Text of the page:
Commissioners look at who pays county offices’ legal bills

Who pays for outside attorneys used by Cole County departments and county elected officials was the main topic of discussion at Friday’s County Commission meeting.

Western District Commissioner Kris Scheperle asked for the discussion because, as he said, “I don’t like to pay attorney fees when we (the commission) are being sued.”

Presiding Commissioner Marc Ellinger said the commission currently has an agreement where the commission pays for fees if there is a suit between themselves and another department or elected officer.

However, commissioners said they don’t believe they should pay the bills if the officeholder or department wants to appeal a ruling.

In particular, the commission doesn’t believe it should pay for the appeal by Assessor Chris Estes after Cole County Senior Judge Byron Kinder ruled Estes had to pay the county for computer service in his office.

County Auditor Jim LePage said he was waiting for a legal opinion on the issue, since it’s possible that because the county paid Estes’ initial legal bill on a case involving computer services that had been turned off, they still might have to pay those legal bills because the computer service affects residents.

Also discussed Friday was how the county has contracted with the Missouri Public Entity Risk Management Fund (MOPERM) — a self-insurance fund offering local governments coverage for their liability needs.

Commissioners said they have a contract with MOPERM for legal services for elected officials, and that should be used first before considering outside lawyers.

LePage said he was concerned that, if a lawsuit dealt with the possible change to the constitutional structure of the office, an officeholder should be able to retain legal counsel who might have expertise in that field.

Commissioners said if it appeared that was the case, they had no problem with the officeholder coming to them to discuss the possibility of an outside attorney being brought in.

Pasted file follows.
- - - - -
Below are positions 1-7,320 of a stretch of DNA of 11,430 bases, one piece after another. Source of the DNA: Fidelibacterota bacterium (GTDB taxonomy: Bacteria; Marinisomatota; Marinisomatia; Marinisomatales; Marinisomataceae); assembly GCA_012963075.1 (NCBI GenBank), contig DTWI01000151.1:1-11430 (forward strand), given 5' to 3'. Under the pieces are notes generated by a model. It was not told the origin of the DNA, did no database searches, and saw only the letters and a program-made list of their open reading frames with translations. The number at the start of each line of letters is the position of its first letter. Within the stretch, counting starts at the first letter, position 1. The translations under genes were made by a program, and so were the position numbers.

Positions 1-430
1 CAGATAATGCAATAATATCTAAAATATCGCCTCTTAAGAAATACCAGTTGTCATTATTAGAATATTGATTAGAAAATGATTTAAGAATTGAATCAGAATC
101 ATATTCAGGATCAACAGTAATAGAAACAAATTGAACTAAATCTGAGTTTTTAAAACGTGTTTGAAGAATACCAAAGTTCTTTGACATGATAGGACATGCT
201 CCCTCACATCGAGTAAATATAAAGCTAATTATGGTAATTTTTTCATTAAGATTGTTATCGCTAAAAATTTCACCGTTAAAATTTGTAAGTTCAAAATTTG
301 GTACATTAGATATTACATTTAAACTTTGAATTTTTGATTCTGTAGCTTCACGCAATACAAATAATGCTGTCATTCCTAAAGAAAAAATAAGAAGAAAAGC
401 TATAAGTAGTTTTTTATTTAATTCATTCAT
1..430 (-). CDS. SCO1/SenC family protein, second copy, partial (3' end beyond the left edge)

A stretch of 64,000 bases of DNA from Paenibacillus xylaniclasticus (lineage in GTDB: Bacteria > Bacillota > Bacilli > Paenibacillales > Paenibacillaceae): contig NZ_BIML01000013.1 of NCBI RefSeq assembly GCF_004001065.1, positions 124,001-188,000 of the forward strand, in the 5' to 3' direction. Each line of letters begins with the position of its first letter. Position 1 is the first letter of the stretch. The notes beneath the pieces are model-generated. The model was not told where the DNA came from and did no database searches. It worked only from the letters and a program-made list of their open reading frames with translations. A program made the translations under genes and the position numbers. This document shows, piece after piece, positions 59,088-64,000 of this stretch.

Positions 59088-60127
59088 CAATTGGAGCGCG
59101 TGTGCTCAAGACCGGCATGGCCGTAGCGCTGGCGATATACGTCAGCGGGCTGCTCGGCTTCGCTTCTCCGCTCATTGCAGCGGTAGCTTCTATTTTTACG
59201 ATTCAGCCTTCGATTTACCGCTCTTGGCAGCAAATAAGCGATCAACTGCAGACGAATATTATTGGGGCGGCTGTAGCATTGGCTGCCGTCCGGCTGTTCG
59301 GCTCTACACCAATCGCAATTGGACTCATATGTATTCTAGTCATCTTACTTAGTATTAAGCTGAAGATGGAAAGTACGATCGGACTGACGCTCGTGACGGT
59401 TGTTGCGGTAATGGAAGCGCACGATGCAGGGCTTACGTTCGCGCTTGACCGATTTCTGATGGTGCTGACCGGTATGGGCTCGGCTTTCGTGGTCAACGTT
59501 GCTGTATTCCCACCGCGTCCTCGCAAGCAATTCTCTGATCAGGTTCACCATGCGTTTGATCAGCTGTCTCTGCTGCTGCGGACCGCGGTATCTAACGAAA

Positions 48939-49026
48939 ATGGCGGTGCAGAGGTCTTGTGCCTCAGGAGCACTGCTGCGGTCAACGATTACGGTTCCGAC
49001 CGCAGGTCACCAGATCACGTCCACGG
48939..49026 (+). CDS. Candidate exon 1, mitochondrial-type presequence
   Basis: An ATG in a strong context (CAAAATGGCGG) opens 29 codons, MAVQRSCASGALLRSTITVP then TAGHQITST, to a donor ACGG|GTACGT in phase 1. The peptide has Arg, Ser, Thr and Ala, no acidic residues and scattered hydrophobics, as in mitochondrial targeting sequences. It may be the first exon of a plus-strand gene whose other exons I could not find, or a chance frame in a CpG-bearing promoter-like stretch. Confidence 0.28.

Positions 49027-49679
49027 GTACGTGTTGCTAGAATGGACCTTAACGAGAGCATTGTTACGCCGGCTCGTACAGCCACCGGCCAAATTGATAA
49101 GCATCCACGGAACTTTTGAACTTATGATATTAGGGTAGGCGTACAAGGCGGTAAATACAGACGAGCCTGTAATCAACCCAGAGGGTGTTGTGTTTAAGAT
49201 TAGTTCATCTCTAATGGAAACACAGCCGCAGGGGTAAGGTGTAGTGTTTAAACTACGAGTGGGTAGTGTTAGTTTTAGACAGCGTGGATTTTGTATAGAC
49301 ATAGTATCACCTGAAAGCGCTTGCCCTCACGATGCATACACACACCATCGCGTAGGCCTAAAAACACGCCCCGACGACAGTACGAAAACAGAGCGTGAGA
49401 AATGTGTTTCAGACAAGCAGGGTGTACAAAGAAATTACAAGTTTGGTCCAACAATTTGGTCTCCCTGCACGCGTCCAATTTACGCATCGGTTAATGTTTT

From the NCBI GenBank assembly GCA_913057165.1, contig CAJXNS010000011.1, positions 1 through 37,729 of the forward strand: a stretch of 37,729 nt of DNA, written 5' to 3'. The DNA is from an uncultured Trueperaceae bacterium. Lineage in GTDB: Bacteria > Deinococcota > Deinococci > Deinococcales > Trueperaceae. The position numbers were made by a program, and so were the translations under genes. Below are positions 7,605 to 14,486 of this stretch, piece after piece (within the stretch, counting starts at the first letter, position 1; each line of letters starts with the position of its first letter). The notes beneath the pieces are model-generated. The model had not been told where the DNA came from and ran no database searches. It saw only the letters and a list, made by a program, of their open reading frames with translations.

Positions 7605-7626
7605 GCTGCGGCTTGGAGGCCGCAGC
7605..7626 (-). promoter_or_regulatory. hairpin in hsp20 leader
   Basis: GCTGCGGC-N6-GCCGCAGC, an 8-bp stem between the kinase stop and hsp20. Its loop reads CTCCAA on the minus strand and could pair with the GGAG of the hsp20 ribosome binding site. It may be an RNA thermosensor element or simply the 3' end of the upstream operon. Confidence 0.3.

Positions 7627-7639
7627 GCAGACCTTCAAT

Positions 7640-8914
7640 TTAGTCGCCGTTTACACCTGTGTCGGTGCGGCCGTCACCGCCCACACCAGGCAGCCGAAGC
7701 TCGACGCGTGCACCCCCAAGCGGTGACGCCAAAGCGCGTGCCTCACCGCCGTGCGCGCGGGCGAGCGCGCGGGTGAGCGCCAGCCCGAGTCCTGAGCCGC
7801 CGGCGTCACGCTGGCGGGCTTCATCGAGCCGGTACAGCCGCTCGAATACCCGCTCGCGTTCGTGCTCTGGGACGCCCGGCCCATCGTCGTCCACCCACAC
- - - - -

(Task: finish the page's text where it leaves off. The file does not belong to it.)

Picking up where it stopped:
But they intend to use the contracted MOPERM lawyers as much as possible.

Also at Friday’s meeting, Cole County Emergency Management Coordinator Bill Farr said four emergency warning sirens still must be installed in the county.

He said the work had been scheduled to be finished by Jan. 1, but bad weather kept the work from being completed.

The sirens are located in Wardsville and on Southwood Hills Road, Big Horn Drive and Heritage Highway.

Commissioners expressed frustration with the delay, since they approved the siren contract with Meyer Electric for $351,529.30 last July, and they had expected the work to be done in October.

“They are out of time to get done,” said Ellinger. “There’s no pay schedule so, when the work is done, then they’ll get paid.”

Also Friday, commissioners approved an agreement with Jefferson City on two capital improvement projects to be funded by city and county half-cent sales taxes.

The agreement is for road improvements and bridge reconstruction on Frog Hollow Road, and intersection improvements to Dunklin and Lafayette streets.

A bill will be introduced at Monday night’s council meeting for the council to approve the agreement.

The cost for each project will be split equally between the two entities.

The Frog Hollow project is estimated to cost $2.3 million.

The improvements to Dunklin and Lafayette streets are estimated to cost $750,000.

Acquiring right of way for both projects is ongoing, and bidding and construction for both are expected to be done next year.

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